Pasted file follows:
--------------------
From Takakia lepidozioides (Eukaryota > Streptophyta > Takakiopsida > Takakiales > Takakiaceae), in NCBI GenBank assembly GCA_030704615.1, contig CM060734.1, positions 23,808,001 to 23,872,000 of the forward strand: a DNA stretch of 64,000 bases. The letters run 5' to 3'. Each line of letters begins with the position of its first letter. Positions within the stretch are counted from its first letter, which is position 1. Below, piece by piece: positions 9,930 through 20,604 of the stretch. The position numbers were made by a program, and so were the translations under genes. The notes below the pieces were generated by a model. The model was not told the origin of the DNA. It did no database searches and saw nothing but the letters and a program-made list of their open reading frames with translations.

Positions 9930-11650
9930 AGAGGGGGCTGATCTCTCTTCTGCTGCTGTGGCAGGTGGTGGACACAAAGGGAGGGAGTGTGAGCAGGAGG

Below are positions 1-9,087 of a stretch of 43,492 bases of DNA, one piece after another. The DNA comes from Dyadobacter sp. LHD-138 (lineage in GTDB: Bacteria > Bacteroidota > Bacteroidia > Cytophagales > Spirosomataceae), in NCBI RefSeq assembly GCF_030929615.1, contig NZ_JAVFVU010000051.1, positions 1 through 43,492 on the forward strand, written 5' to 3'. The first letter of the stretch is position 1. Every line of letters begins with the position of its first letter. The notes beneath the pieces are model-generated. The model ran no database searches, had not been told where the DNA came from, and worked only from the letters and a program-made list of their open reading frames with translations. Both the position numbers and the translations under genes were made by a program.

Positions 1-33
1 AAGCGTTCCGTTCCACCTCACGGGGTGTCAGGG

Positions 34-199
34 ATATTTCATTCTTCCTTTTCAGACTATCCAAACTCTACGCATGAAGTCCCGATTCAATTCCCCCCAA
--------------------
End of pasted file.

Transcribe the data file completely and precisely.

From Takakia lepidozioides (Eukaryota > Streptophyta > Takakiopsida > Takakiales > Takakiaceae), in NCBI GenBank assembly GCA_030704615.1, contig CM060734.1, positions 23,808,001 to 23,872,000 of the forward strand: a DNA stretch of 64,000 bases. The letters run 5' to 3'. Each line of letters begins with the position of its first letter. Positions within the stretch are counted from its first letter, which is position 1. Below, piece by piece: positions 9,930 through 20,604 of the stretch. The position numbers were made by a program, and so were the translations under genes. The notes below the pieces were generated by a model. The model was not told the origin of the DNA. It did no database searches and saw nothing but the letters and a program-made list of their open reading frames with translations.

Positions 9930-11650
9930 AGAGGGGGCTGATCTCTCTTCTGCTGCTGTGGCAGGTGGTGGACACAAAGGGAGGGAGTGTGAGCAGGAGG

Below are positions 1-9,087 of a stretch of 43,492 bases of DNA, one piece after another. The DNA comes from Dyadobacter sp. LHD-138 (lineage in GTDB: Bacteria > Bacteroidota > Bacteroidia > Cytophagales > Spirosomataceae), in NCBI RefSeq assembly GCF_030929615.1, contig NZ_JAVFVU010000051.1, positions 1 through 43,492 on the forward strand, written 5' to 3'. The first letter of the stretch is position 1. Every line of letters begins with the position of its first letter. The notes beneath the pieces are model-generated. The model ran no database searches, had not been told where the DNA came from, and worked only from the letters and a program-made list of their open reading frames with translations. Both the position numbers and the translations under genes were made by a program.

Positions 1-33
1 AAGCGTTCCGTTCCACCTCACGGGGTGTCAGGG

Positions 34-199
34 ATATTTCATTCTTCCTTTTCAGACTATCCAAACTCTACGCATGAAGTCCCGATTCAATTCCCCCCAA